The conference, promoted by the white meat industry, shared new developments in the proper use of antimicrobials by presenting existing initiatives, monitoring, and alternatives. Poultry and pork producers, laboratory representatives, veterinary medicine students, university and public sector professionals exchanged knowledge and progress on the fight against antimicrobial resistance.
The international webinar “Proper use of antimicrobials” was held on July 13 and 14, becoming the first public event of its kind to present the white meat industry initiatives in this area, highlighting its ongoing commitment to the proper use of antibiotics.
“Antibiotic resistance is already a global issue, and studies indicate that it will become one of the leading causes of death. That is why ChileCarne organizes meetings like this one, to show producers the various issues involved and what is happening with regulations in other countries, particularly in Europe, the United States, and other destination markets for our meat products. We rely on international experts and we try to carry out dissemination and training activities for the industry on a regular basis,” explained Matías Andrade, ChileCarne’s Head of Innovation and Development Projects.
On the first day, there was a presentation on the Better Health Program and its five lines of work, followed by a presentation from Verónica Seguel of the Agricultural and Livestock Service (SAG) focused on public-led initiatives to fight antimicrobial resistance. Later, Nicolás Galarce, from the School of Veterinary Medicine of Universidad Andrés Bello, talked about monitoring strategies and laboratory analysis in production animals. In turn, Lorenzo Fraile from the Universitat de Lleida focused on international initiatives for antimicrobial control and their challenges.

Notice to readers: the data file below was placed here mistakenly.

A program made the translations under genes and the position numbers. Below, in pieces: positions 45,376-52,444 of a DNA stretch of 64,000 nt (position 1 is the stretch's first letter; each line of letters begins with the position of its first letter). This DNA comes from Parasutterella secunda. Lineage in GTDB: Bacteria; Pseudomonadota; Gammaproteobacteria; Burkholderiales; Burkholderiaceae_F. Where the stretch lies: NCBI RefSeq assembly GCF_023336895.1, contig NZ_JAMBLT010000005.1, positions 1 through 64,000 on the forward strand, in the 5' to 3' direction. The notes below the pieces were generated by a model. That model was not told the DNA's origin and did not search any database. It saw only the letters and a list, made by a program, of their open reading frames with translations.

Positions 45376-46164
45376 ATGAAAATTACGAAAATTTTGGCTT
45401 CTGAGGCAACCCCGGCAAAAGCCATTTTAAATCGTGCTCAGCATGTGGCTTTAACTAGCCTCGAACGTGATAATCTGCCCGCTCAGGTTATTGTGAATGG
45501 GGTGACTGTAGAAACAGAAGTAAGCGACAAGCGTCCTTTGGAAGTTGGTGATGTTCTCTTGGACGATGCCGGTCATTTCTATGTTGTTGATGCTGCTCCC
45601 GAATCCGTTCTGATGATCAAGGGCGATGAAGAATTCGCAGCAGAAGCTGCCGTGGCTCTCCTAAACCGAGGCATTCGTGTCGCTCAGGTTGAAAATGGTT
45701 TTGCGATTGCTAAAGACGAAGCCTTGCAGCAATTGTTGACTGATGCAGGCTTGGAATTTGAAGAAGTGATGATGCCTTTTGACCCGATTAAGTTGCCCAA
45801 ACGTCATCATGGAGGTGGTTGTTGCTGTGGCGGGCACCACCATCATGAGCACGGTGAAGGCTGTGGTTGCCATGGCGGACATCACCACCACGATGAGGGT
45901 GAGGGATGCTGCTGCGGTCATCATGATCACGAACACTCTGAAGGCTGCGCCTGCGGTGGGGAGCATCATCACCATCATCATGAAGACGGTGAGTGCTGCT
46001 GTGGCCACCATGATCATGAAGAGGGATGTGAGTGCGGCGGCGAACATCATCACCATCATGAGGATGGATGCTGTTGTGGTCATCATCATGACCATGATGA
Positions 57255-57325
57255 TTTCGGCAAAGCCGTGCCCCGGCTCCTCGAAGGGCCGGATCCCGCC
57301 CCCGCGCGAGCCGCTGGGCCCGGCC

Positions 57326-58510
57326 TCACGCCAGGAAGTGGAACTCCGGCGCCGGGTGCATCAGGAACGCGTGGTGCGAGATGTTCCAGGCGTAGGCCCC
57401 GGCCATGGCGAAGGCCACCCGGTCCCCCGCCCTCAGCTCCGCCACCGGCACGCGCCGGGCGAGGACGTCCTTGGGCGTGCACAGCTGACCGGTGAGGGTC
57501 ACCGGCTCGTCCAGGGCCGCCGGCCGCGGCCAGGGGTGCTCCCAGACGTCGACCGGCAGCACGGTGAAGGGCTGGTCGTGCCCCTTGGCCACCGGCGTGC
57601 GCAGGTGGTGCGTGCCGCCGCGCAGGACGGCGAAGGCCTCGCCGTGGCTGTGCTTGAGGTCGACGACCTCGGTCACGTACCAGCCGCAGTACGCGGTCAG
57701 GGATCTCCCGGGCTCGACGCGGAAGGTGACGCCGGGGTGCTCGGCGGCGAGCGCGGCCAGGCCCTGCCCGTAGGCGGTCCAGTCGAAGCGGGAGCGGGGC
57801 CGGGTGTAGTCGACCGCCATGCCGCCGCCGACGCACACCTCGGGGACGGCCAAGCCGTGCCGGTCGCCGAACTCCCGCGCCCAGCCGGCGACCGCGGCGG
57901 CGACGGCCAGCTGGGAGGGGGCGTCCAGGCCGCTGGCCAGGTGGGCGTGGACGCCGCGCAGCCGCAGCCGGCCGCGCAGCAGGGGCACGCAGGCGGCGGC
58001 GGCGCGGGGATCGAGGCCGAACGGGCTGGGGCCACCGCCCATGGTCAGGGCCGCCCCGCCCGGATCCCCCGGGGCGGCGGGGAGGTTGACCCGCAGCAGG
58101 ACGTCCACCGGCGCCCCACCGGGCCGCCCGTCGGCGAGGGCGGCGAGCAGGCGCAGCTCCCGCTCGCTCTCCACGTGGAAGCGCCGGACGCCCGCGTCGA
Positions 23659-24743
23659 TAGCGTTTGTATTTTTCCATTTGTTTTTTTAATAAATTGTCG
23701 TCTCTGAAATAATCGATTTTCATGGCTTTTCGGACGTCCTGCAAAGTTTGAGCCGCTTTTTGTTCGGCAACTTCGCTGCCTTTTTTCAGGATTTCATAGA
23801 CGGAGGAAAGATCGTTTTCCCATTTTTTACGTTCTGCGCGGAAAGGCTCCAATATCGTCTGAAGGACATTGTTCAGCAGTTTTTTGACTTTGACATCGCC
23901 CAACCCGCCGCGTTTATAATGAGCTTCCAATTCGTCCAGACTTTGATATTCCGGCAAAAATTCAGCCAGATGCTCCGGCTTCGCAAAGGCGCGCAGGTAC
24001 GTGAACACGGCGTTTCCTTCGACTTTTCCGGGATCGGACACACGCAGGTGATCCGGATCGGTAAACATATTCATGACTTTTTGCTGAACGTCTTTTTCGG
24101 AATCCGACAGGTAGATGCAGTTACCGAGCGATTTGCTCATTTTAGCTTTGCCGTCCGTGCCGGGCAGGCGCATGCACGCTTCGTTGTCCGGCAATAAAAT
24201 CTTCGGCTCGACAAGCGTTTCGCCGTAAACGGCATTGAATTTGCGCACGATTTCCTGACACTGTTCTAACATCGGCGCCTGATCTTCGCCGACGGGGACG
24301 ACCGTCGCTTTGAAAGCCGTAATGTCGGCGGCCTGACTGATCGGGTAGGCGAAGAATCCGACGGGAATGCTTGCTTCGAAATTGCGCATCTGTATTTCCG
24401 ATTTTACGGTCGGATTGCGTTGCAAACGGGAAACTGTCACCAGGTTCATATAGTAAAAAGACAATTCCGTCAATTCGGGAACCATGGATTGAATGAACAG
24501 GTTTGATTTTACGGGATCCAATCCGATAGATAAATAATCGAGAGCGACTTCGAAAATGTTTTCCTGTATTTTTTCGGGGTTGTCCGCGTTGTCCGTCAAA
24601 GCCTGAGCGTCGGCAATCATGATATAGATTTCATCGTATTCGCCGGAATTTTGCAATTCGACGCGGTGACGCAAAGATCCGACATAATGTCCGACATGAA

The second day included presentations on MS Schippers’ HyCare hygiene and biosecurity program by Youri Van Dijck; gut modulation and an alternative to antibiotics by Luciano Sá from Virbac; and the implementation of screening methodologies to detect antibiotic residues in the feces of production animals, which is part of a scientific project funded by the State (Fondef) presented by Javiera Cornejo from the Universidad de Chile Faculty of Veterinary Medicine.
Antimicrobial resistance (AMR) occurs when bacteria, viruses, fungi, and parasites resist the effects of medicines, making it difficult to treat common infections and cure animal and human diseases. “We believe that this problem must be addressed comprehensively, considering the points of view from the industry, academia, laboratories, and SAG, which is the overseeing authority. This seminar has been valuable as it gathered poultry and pork producers, laboratory representatives, veterinary students, international experts, professionals from universities and the public sector,” added Matías Andrade.
Although antimicrobial resistance is a natural phenomenon, excessive or unregulated use can accelerate the appearance of viruses and bacteria due to the resistance they develop. “The main takeaway of our efforts and this webinar is the need to have a program to optimize antimicrobials use. It is not enough to reduce their use, they also must be used correctly, since antibiotics are essential for veterinary medicine and will always be needed,” he highlighted.
One of the goals of the “Proper use of antibiotics” conference is to become an annual event that reviews the various points of view and lines of work to keep strengthening the efforts on this issue.
For more information about Better Health, please visit https://www.chilecarne.cl/landing/programa-buena-salud/ (in Spanish)